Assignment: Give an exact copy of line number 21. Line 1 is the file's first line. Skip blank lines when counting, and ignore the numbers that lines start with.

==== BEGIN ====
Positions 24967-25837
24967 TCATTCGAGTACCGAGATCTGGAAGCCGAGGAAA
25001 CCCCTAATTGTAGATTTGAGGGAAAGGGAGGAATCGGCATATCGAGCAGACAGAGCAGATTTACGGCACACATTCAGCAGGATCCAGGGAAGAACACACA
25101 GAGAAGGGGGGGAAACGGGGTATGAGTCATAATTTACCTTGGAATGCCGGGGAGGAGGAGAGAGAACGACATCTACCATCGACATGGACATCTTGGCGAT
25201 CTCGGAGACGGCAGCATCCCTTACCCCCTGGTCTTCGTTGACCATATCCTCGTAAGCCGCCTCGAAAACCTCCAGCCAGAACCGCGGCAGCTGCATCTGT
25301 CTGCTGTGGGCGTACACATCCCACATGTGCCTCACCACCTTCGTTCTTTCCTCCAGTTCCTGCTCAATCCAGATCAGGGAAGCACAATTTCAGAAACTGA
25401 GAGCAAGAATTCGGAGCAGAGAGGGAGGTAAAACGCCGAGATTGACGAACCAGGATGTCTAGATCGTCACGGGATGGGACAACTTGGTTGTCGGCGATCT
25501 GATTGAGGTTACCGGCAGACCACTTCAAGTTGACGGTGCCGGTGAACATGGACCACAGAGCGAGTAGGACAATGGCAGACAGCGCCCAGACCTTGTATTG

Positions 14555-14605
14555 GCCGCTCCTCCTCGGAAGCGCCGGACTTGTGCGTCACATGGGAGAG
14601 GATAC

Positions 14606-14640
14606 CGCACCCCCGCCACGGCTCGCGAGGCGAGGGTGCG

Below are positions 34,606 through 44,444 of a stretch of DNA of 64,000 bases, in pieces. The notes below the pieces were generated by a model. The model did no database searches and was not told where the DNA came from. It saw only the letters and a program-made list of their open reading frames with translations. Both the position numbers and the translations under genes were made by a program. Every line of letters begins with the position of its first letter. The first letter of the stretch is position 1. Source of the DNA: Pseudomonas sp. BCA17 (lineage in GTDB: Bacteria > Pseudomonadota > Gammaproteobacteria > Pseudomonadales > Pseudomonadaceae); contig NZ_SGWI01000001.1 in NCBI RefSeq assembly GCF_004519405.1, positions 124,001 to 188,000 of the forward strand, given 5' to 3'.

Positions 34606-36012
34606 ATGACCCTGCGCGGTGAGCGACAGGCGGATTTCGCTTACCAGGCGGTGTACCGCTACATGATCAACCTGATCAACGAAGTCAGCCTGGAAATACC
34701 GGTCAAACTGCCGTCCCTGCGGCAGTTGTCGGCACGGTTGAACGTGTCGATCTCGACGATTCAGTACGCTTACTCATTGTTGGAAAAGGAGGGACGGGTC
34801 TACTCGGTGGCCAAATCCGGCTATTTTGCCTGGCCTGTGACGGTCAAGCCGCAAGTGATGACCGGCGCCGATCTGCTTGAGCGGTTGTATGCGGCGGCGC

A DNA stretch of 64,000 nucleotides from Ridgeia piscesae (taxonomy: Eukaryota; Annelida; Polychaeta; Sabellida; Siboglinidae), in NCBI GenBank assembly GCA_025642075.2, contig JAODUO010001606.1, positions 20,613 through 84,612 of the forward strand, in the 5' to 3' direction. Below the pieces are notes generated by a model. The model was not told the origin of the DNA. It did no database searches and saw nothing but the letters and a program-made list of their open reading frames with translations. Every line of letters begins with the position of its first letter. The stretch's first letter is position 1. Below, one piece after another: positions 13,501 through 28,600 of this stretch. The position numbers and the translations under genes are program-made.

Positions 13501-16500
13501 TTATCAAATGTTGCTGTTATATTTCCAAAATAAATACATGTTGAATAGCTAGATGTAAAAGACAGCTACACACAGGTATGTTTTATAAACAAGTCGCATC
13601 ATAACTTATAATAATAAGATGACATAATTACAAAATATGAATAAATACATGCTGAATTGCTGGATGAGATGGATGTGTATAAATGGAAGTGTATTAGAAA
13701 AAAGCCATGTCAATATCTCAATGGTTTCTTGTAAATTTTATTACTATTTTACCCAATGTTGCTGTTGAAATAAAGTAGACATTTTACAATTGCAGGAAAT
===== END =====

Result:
13501 TTATCAAATGTTGCTGTTATATTTCCAAAATAAATACATGTTGAATAGCTAGATGTAAAAGACAGCTACACACAGGTATGTTTTATAAACAAGTCGCATC